The Evolution of a Sommelier: From Baggage Handler to Wine, Beer and Now Tea Expert
"A colleague had introduced a tea program to pair with spa services and it just became my obsession," says the psychology and biology double major at the University of Las Vegas. Currently, Anguille offers a dozen teas sourced from The Art of Tea in Los Angeles at the hotel's spa, including a delicately spiced white peach tea and more hard-to-find varieties including pu-erh (albeit a considerably less expensive version than the1952 vintage that goes for $3,000 an ounce at Dr. Tea in West Hollywood).
The idea of a tea sommelier isn't quite as hard to believe as, say, yet another cupcake shop in Los Angeles. According to the entry in Larousse Gastronomique, the word sommelier originally referred to the monk in charge of household basics including linens, bread and wine. Under Louis XIV, the word came to refer specifically to royal luggage handlers (basically a suitcase sommelier who made sure the King's possessions arrived safely). Only recently has the term come specifically to mean a restaurant wine expert.
In general, Anguille recommends lighter teas such as green and white with food, whereas full-bodied black teas like Assam are best sipped solo. The aged pu-erh teas like those included on the "look-and-sniff table" in the Fowler Museum at UCLA's Steeped in History: The Art of Tea exhibition are best savored alone, he says.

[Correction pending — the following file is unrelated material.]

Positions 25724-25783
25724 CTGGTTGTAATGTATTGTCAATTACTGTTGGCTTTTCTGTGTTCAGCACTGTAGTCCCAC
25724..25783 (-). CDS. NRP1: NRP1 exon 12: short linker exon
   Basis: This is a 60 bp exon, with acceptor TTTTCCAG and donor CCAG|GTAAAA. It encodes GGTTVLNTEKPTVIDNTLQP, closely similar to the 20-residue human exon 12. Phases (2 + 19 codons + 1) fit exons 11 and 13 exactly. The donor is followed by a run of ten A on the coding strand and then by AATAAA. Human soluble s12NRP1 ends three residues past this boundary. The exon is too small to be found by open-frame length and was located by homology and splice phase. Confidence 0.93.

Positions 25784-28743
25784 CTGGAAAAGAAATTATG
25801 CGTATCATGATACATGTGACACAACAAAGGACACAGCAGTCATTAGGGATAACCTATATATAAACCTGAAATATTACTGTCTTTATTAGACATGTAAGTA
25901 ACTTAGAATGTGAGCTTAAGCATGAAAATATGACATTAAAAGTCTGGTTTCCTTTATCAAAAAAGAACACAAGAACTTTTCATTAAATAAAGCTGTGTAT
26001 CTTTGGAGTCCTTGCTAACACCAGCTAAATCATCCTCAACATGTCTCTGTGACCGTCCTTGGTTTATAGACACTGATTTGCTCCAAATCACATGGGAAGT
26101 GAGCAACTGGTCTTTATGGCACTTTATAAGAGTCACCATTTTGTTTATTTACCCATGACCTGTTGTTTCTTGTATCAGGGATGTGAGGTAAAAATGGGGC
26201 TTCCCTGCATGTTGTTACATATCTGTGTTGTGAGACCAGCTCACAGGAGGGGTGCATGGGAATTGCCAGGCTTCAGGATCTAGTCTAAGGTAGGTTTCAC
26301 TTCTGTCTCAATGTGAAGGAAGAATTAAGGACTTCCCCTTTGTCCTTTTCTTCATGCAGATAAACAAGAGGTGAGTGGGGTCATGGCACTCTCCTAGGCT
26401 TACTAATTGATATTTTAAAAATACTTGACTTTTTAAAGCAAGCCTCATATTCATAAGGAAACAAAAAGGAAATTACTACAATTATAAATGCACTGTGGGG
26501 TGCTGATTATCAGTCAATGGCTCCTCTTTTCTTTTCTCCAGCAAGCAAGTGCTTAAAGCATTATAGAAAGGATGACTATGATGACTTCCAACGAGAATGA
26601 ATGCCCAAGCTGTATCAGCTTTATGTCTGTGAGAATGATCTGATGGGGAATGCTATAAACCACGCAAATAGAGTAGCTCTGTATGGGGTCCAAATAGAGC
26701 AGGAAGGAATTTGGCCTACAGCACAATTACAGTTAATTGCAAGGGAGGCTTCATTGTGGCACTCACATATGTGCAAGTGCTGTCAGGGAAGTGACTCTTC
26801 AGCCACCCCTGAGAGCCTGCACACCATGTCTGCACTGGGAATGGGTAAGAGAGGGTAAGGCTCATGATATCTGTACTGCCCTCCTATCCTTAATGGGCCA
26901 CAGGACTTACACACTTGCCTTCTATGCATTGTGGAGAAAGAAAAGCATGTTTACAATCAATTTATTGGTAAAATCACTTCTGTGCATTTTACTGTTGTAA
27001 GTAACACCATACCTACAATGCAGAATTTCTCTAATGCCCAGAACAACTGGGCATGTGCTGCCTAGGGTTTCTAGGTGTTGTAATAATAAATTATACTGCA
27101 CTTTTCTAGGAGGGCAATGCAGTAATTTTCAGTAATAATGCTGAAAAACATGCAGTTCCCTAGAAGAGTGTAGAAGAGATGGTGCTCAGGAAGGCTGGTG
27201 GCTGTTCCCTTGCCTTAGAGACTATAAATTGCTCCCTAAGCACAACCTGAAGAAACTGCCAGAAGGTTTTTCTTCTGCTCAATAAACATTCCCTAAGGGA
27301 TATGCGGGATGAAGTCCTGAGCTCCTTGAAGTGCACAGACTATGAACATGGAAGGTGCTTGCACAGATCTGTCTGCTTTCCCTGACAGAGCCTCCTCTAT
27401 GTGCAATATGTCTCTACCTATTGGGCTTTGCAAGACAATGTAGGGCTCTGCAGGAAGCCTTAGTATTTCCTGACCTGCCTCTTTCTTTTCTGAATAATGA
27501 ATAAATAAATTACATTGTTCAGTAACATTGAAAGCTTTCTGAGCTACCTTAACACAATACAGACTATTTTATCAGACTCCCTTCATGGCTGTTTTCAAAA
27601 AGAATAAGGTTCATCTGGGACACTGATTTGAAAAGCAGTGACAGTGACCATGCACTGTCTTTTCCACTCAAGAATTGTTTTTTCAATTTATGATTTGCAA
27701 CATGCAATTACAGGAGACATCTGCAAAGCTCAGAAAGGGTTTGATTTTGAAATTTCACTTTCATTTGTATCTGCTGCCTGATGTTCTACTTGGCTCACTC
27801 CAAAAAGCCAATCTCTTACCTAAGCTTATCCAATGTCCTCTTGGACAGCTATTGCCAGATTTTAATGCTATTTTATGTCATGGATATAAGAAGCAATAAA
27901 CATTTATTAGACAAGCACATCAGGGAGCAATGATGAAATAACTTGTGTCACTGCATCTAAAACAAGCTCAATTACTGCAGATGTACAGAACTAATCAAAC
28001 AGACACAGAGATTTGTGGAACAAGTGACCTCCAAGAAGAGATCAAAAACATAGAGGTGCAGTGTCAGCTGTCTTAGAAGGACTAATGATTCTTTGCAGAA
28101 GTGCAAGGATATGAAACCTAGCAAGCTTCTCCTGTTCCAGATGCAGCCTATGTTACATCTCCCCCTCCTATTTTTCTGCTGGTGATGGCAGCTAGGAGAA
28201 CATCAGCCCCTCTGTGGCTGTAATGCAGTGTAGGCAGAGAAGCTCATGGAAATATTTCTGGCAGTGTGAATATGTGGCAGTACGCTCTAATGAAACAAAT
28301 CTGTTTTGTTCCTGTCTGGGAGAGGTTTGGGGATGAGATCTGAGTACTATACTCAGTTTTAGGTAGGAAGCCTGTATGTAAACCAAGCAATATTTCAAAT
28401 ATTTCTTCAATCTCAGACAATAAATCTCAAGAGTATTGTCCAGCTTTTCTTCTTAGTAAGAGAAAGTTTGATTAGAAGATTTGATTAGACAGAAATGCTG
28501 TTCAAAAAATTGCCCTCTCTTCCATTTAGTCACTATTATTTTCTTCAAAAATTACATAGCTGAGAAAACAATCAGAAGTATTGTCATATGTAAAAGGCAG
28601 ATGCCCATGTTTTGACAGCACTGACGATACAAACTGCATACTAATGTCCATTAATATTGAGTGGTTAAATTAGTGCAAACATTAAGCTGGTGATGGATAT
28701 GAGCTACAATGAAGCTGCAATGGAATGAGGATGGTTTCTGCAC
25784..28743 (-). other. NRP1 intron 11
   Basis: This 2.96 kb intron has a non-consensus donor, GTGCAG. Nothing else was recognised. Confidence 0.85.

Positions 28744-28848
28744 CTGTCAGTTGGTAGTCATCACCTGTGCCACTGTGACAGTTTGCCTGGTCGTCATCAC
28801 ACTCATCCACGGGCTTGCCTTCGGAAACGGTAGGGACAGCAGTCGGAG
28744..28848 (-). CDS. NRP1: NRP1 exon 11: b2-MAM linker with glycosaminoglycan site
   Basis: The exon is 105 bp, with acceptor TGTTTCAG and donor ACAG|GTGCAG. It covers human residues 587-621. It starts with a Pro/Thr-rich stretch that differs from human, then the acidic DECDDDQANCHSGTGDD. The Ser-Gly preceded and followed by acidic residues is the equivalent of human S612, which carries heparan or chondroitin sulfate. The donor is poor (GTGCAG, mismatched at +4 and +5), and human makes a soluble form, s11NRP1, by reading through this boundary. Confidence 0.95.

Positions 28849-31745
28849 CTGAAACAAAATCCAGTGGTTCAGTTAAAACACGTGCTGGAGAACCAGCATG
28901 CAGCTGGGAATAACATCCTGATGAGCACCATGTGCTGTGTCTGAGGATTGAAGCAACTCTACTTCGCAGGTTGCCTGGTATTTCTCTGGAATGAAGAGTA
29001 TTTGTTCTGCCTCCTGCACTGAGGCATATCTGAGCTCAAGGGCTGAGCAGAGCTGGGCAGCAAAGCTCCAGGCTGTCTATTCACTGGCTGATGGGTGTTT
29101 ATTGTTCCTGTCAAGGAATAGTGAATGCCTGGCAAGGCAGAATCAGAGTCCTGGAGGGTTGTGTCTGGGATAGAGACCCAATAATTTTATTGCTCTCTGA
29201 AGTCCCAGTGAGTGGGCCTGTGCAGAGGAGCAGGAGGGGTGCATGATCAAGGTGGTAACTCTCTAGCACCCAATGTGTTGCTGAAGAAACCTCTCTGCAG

Though Anguille has rather limited food pairing options available at the spa--apples, oranges, and pretzels are the extent of his larder--he is nonplussed. In the future, he hopes to land a restaurant job where he can expand his culinary sippings. In the meantime, with the apples and oranges, he typically recommends guests sip an iced white or green tea like Beech Flower. The pretzels, on the other hand, are tricky. "They may be better paired with an oolong to aid digestion of the complex carbohydrates." The beginning of a new era of tea sommeliers; the end of the low carb diet.
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